Rouhani Starts Second Term With Trump’s Shadow Hanging Over TehranBy and
U.S. president has added sanctions, condemned Iranian policy
EU foreign policy chief Mogherini to attend weekend ceremony
Hassan Rouhani this week officially starts his second term at the helm of Iran’s government, with the optimism of his landslide victory in May now eclipsed by a deepening standoff with the U.S.
The moderate cleric, 68, won another four years as president with his promise to build on the 2015 nuclear deal with world powers and boost the economy. He was confirmed in his position by Supreme Leader Ayatollah Ali Khamenei on Thursday, ahead of an inauguration ceremony in parliament attended by dozens of foreign dignitaries two days later.
Alongside top politicians and defense officials at the confirmation ceremony, Rouhani said he would make poverty eradication and job creation the focus of his presidency, underlining the need for “large scale investment” and access to advanced technologies. The nuclear deal showed Iran’s “goodwill” in engaging internationally, he said in comments aired live on state television. “We will not accept isolation, we will not surrender to ill-wishers.”
The global and domestic backdrop is far from auspicious. The U.S. under Donald Trump has swung behind Iran’s chief Mideast rival, Saudi Arabia, in the process condemning Iranian missile tests and foreign policy as major threats to regional security and adding sanctions. Trump’s next target could be the nuclear pact itself. At home, Rouhani faces hardliners who reject engagement with the West and who have been energized by the shift in Washington, as well as citizens disappointed by the slow pace of economic and social change.
“The political environment is very tough,” said Aniseh Bassiri Tabrizi, a research fellow at the Royal United Services Institute in London. Rouhani will likely continue to lead “Iran toward remaining compliant to its commitments and doing everything in his power to avoid provocations and an escalation of tensions with the U.S,” she said.
Monitors have asserted Iran is meeting its commitments to scale back its nuclear program in return for sanctions relief. Tehran says missile development -- which wasn’t covered by the seven-party agreement -- is part of its sovereign defense strategy, and it accuses the U.S. of infringing the nuclear deal by obstructing the normalization of trade with Iran.
European signatories to the 2015 accord remain broadly supportive of Rouhani, and European Union foreign policy chief Federica Mogherini will attend the ceremony in Tehran on Saturday. What’s unclear, though, is how far EU nations are willing to go in defense of the pact, said Ali Vaez, a senior Iran analyst at International Crisis Group.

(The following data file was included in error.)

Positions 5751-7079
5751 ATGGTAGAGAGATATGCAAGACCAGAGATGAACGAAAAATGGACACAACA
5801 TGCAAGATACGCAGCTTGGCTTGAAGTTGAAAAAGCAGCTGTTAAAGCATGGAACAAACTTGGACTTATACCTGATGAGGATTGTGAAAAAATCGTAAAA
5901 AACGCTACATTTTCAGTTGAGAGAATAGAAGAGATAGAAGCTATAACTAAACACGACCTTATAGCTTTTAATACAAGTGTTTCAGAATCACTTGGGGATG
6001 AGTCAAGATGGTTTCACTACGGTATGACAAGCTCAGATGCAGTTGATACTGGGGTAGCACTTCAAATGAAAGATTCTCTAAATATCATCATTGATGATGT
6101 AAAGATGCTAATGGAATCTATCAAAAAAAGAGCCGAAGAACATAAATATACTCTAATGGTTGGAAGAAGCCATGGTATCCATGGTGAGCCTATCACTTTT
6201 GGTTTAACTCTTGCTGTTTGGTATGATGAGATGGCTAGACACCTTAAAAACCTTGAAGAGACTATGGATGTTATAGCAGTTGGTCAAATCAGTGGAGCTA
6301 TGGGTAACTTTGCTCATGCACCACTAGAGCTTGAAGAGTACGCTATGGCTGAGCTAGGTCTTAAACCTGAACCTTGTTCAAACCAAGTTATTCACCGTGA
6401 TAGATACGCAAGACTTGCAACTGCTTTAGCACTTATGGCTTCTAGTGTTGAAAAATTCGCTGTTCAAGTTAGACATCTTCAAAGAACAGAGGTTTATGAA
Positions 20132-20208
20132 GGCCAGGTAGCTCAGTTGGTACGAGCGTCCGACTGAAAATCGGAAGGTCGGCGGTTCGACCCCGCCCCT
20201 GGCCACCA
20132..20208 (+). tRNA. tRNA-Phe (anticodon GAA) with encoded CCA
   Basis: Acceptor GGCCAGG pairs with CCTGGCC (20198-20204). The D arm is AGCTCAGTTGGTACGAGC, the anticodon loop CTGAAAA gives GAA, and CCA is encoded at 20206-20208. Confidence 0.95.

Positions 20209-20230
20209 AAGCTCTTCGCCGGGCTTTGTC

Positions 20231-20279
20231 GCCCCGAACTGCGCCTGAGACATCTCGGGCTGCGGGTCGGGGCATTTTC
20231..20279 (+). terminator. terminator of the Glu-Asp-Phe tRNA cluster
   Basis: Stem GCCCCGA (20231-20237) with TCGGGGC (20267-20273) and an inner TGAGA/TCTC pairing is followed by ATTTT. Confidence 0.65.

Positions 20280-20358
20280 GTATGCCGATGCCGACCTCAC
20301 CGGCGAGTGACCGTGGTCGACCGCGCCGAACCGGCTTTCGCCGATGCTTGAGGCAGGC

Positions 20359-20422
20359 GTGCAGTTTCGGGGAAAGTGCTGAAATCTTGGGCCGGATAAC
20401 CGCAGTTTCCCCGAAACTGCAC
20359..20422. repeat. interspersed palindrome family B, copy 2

France and Germany now “have significant business ties with Iran,” he said, but decisions will have to made by consensus “if Europe is to move beyond discouraging Washington and toward deterring it from undermining the agreement.”
Rouhani is expected to present parliament with nominees for his new cabinet. Half of the current lineup are likely to be moved, local media have reported, citing the president’s advisers and lawmakers. Special scrutiny will be given to the list’s gender imbalance. During campaigning Rouhani repeatedly pledged to promote at least three women to ministerial rank, but activists worry he won’t deliver.
The president “doesn’t practice what he preaches on women,” said Amene Shirafkan, a journalist who stood as a reformist candidate in Tehran’s city council elections. “He uses the women’s case to gain support in elections and draw votes but it’s not his priority.”
Trump’s decision to expand non-nuclear sanctions on Iran has been a setback for Rouhani, who made their removal a feature of stump speeches. The curbs have spooked major banks and hindered Iran’s oil-led economic recovery, delaying the president’s efforts to spread the benefits of his diplomacy to poorer Iranians, who have registered their impatience.
Speaking after delivering his endorsement of the president, Khamenei, Iran’s highest power, advised officials to “remain on the lookout.” He added: “International interaction should not make us forget that there are enemies hell-bent on destroying us, and they will use any excuses.”
An uncompromising assault on the nuclear deal would have even more far-reaching consequences, said Vaez at Crisis Group. The accord’s collapse “would shift the mainstream of Iranian politics to the right,” forcing Rouhani and his chief ally -- Foreign Minister Mohammad Javad Zarif -- to adopt a more confrontational approach, he said.
The success of the next four years will to a large extent depend “on how much the U.S. will push against Iran, and how much other partners and allies will push back against the U.S,” said Bassiri Tabrizi.
Rouhani and his team “are aware that they have only one card to play,” she said. “They knew in 2013 it was the nuclear deal or nothing. Now they know it’s fixing the economy or nothing.”